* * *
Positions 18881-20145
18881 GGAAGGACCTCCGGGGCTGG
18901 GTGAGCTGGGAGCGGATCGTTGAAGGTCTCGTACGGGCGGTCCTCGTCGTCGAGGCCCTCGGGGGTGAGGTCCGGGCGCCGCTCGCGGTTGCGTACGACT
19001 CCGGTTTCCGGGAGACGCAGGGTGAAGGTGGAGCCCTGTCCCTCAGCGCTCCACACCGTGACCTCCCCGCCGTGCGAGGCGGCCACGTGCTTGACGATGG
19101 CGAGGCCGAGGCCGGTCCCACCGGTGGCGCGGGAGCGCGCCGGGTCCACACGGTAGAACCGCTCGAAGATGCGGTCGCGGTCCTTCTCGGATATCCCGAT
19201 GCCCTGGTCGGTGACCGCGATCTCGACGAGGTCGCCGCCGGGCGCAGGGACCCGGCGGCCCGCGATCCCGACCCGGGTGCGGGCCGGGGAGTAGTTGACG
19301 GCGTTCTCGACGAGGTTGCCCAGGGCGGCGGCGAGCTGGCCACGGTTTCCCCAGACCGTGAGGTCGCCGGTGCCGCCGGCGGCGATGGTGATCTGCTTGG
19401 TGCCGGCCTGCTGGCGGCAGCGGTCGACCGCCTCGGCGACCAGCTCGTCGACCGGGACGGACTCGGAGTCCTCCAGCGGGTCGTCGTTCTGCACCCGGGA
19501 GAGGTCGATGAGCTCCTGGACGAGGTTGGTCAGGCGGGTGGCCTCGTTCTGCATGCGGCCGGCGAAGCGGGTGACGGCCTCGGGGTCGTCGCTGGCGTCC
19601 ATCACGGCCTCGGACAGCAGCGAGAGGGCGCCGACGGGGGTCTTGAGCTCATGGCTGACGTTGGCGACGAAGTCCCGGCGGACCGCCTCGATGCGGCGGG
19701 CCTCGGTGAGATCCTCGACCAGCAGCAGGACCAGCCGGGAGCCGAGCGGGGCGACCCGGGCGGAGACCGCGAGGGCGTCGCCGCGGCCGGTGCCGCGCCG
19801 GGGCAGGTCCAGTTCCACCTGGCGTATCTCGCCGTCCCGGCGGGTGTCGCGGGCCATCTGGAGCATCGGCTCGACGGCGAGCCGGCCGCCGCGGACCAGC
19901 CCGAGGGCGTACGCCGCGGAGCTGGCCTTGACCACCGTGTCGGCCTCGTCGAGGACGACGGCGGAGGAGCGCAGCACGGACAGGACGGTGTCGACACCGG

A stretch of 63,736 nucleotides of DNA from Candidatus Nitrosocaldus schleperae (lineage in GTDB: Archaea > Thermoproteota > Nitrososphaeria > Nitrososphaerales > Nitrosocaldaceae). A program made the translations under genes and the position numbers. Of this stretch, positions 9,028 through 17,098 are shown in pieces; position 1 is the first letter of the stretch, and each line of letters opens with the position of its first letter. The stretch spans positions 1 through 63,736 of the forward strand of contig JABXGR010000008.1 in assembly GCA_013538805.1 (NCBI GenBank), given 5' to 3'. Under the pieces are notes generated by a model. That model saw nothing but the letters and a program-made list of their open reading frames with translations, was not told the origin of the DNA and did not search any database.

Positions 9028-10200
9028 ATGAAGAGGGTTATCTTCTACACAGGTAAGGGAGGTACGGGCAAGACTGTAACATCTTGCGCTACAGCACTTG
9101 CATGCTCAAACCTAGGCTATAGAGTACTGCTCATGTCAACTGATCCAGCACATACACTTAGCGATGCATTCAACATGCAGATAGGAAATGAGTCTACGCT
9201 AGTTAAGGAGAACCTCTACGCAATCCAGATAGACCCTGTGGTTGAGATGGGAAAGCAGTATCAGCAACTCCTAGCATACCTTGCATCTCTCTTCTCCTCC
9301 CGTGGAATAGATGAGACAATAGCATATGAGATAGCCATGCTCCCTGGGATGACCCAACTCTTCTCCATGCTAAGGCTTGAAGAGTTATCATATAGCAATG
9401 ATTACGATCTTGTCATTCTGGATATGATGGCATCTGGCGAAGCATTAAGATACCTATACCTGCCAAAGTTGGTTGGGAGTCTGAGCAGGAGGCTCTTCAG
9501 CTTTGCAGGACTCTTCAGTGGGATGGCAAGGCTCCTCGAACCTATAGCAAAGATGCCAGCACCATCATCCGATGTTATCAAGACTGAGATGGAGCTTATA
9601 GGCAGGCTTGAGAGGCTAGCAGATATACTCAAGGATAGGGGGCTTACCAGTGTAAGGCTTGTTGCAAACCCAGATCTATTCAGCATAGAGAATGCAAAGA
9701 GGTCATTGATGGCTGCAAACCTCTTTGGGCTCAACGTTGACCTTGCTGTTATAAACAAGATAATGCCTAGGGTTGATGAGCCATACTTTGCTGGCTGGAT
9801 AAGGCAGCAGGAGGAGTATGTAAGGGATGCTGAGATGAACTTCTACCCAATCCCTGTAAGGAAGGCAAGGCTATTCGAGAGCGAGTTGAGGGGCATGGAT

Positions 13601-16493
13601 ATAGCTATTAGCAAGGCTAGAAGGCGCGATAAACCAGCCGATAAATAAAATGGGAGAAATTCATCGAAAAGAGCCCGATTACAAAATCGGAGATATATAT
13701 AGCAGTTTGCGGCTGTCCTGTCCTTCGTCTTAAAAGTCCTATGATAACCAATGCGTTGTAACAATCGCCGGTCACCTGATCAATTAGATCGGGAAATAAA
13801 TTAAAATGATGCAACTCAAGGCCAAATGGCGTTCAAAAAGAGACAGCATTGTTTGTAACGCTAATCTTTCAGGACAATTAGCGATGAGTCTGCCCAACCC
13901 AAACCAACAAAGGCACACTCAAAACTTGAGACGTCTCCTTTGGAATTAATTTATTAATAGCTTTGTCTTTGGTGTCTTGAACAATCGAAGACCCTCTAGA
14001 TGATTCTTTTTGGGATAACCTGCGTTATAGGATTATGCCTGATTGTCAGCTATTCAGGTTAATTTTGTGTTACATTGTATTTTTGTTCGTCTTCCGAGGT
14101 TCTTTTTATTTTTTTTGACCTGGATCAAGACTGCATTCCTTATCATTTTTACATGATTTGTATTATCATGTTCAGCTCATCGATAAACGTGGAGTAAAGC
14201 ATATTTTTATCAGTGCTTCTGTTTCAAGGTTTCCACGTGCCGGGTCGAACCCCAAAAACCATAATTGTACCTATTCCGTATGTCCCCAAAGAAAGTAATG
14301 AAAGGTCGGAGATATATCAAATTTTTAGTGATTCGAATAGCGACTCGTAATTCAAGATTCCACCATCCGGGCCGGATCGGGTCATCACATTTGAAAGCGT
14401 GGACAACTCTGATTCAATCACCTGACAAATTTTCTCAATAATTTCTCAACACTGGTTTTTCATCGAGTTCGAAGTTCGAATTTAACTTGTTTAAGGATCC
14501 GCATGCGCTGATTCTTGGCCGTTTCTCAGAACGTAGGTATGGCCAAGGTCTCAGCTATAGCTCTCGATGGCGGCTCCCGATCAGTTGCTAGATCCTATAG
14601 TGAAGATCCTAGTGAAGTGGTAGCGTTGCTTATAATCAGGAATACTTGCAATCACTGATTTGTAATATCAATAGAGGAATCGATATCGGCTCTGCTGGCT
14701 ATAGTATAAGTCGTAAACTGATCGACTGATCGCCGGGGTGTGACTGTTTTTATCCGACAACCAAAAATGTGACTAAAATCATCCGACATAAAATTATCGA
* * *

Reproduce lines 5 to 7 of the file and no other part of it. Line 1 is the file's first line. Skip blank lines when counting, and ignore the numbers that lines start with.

19101 CGAGGCCGAGGCCGGTCCCACCGGTGGCGCGGGAGCGCGCCGGGTCCACACGGTAGAACCGCTCGAAGATGCGGTCGCGGTCCTTCTCGGATATCCCGAT
19201 GCCCTGGTCGGTGACCGCGATCTCGACGAGGTCGCCGCCGGGCGCAGGGACCCGGCGGCCCGCGATCCCGACCCGGGTGCGGGCCGGGGAGTAGTTGACG
19301 GCGTTCTCGACGAGGTTGCCCAGGGCGGCGGCGAGCTGGCCACGGTTTCCCCAGACCGTGAGGTCGCCGGTGCCGCCGGCGGCGATGGTGATCTGCTTGG